History has seen plenty of greats who call Georgia home – from famous comedians and actors, to accomplished musicians and athletes, even the 39th President of the United States – but in the upper echelons of stock car racing, there’s only one driver renowned for his Peach State roots: “Awesome Bill” from Dawsonville.


For that reason, it’s no surprise that Chris Dilbeck, a Hampton, Georgia native, wrapped his Super Late Model with a 1985 Bill Elliott scheme for Saturday’s CARS Throwback 276 event at Hickory Motor Speedway (NC).


A young Chris Dilbeck gets lowered into Bill Elliott’s seat by his dad at the NASCAR driver’s Dawsonville race shop. (Chris Dilbeck photo)

Elliott’s major feats from that decade, which started with winning the Winston Million Bonus and ended with a 1988 NASCAR Cup Series championship, is a slice of legacy any driver would want to emulate, regardless of their home state.


What might not be so obvious, is that Dilbeck’s tribute to Elliott has been 30 years in the making.


Before he could even walk, Dilbeck was already on his way to a lifetime of Elliott-inspired ambitions.  At 22-months old, Dilbeck’s father brought him to Elliott’s race shop in Dawsonville and set him in the driver’s seat of what would eventually be a championship-winning car.


“It started with my dad in 1985, before I was born,” Dilbeck told Speed51.com.  “My dad had always been into cars and had even done some drag racing, but he wasn’t drawn to NASCAR until he watched Bill un-lap himself at Talladega and win the race.  With Bill being from Georgia and kind of having that Georgia connection, he became a fan.”


Dilbeck’s first-ever memory as a child was receiving a 1/64-scale die-cast of the iconic Coors-sponsored Ford Thunderbird he sat in as a baby.  Dilbeck still holds on to the childhood keepsake gifted to him three decades ago.


“The first memory I ever had as a kid was a family friend of ours went to the Daytona 500 in 1988 and brought back a little Bill Elliott car,” Dilbeck recalled.  “It had the gold wheels on it and was a very similar paint scheme to what we’re running this week.”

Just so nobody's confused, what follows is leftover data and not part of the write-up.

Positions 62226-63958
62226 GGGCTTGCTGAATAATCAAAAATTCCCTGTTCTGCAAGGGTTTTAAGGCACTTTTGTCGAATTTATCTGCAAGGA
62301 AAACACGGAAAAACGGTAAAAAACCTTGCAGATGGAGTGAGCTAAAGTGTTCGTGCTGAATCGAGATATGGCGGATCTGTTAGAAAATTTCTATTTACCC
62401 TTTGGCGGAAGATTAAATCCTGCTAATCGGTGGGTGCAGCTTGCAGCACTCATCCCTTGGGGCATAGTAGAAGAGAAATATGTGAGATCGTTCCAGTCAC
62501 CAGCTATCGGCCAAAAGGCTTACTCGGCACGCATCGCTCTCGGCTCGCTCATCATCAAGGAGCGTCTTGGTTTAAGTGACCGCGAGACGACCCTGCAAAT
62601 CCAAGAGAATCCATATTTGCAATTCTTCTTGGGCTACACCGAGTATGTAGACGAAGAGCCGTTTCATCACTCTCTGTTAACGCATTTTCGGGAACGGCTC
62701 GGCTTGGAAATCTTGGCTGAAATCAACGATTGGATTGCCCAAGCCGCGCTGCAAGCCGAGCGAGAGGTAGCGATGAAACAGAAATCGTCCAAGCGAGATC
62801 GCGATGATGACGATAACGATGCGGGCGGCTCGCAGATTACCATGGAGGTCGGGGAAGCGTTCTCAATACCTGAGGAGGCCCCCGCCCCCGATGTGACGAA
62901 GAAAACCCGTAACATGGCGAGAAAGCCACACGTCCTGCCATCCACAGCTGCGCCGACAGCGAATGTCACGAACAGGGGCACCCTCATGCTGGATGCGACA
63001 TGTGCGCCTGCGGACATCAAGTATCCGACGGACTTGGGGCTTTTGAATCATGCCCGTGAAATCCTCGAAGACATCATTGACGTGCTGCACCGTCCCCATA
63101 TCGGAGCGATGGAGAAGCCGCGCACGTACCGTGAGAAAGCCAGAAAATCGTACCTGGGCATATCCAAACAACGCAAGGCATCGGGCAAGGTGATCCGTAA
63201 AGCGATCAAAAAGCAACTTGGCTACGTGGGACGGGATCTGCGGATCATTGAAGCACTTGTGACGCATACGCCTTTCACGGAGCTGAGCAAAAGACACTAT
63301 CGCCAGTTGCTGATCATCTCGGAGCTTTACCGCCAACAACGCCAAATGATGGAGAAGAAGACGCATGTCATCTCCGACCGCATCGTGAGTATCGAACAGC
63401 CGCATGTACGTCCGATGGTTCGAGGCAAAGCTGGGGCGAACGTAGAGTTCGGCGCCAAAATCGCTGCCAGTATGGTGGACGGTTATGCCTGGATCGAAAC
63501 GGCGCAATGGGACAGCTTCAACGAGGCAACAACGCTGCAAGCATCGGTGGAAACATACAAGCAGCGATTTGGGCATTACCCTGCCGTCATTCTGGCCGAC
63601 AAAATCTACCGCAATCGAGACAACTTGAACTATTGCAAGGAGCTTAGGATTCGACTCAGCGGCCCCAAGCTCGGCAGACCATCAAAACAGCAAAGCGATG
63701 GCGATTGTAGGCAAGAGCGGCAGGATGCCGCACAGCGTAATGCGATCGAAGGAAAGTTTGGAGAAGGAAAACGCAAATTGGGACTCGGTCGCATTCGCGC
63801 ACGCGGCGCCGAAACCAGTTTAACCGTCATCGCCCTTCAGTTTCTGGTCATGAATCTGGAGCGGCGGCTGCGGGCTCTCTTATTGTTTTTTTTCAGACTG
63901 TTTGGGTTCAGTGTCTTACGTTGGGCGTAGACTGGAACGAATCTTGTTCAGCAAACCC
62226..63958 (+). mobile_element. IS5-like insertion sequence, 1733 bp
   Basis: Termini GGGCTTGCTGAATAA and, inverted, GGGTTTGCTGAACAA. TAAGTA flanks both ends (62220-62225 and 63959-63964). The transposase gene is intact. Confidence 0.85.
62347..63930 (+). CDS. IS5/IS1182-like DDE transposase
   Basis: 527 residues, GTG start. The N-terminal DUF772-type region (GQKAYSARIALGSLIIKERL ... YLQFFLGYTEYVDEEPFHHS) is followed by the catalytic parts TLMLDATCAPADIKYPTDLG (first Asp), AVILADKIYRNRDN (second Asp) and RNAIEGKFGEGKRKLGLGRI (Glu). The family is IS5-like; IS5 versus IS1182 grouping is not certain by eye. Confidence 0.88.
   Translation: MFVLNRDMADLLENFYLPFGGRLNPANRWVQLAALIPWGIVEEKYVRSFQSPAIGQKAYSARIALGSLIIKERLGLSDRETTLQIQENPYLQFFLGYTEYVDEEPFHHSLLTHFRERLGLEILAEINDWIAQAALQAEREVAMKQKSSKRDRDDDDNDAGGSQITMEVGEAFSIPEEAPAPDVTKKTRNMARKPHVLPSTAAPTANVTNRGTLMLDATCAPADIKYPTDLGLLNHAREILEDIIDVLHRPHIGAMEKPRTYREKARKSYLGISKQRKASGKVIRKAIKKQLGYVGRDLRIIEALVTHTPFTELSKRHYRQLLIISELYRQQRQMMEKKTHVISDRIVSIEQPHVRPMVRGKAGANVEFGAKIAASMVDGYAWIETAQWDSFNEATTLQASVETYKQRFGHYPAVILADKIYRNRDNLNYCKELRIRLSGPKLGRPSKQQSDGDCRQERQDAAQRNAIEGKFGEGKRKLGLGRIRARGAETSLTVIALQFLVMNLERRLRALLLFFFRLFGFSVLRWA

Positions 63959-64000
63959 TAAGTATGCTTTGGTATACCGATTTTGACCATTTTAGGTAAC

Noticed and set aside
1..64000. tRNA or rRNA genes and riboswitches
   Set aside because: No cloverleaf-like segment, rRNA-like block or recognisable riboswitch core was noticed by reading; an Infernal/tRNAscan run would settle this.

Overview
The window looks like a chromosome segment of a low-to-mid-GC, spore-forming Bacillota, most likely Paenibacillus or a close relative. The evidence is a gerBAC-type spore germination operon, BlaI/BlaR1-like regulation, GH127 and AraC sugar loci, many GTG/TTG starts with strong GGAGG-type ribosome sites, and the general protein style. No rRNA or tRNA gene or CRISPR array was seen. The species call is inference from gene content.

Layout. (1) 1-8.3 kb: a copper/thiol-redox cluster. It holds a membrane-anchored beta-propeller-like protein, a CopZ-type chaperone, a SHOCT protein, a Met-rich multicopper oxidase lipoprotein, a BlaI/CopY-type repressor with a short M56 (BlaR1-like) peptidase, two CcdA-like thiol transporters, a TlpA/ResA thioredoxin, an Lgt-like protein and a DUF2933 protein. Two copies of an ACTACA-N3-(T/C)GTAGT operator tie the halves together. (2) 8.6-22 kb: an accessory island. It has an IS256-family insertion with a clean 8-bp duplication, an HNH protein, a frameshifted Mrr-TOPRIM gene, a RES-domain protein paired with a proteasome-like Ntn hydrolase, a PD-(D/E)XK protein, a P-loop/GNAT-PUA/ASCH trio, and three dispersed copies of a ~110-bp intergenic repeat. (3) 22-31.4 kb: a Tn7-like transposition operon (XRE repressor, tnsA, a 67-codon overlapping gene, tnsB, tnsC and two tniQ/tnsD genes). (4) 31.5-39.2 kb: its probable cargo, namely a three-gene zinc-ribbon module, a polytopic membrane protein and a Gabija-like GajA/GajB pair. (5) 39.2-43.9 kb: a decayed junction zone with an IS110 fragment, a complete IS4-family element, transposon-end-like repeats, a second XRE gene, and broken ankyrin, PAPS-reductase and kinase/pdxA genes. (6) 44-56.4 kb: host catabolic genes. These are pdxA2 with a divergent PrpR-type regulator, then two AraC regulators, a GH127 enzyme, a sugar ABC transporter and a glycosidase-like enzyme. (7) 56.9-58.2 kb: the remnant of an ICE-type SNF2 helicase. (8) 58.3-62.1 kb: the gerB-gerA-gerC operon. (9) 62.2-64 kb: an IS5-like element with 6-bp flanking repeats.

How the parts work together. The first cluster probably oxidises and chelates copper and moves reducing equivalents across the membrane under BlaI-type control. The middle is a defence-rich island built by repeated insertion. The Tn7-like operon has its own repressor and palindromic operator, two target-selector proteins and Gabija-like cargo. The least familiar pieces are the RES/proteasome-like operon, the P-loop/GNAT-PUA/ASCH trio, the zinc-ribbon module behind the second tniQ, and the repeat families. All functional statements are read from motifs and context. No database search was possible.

Growing up, Dilbeck’s baseball jersey always carried Elliott’s racing number on the back and when he started racing at 12 years old, the side of his cars adorned, of course, a nine.  Dilbeck’s introduction to a NASCAR race is what ultimately what secured him as an Elliott fan.


Chris Dilbeck’s die-cast of Bill Elliott’s Ford Thunderbird from 1988. (Chris Dilbeck photo)

“The very first NASCAR race I went to was in 1992,” Dilbeck said.  “It was the race where Davey Allison, Alan Kulwicki and Bill Elliott were all right there in the mix for the championship.  It was Richard Petty’s last race and Jeff Gordon’s first race.  It’s kind of an iconic race that solidified my following for Bill Elliott throughout the years.”


Dilbeck was eventually able to meet the retired NASCAR Hall of Famer and race against his son Chase, who now influences a new generation of drivers, just like his dad did in the century before him.


Come Saturday, Dilbeck will get to honor both Elliotts’ impact on the puzzle piece of America where he was born and raised.


“We’re kind of paying tribute to the Elliott’s and the attention they’ve brought to the state of Georgia with their success in NASCAR,” Dilbeck said.  “It’s a tribute to the hometown guy making it happen on a national level.”


Dilbeck has already won one race this season at Hickory and hopes the Throwback 276 will be his second.  If nothing else, the No. 9’s appearance on the track will be a blast from the past for Elliott fans in the stands this weekend, which is exactly the reaction Dilbeck is looking for.


“I’m hoping our car is fast enough that it will make people think about that old number nine Coors car that kicked everybody’s butt in the late 80’s,” Dilbeck said.  “Fingers crossed, hopefully it’s that good.”


-Story by: Melissa Strahley, Gulf Coast Editor

-Photo Credit: Chris Dilbeck

The Story Behind Georgia Racer’s Bill Elliott Throwback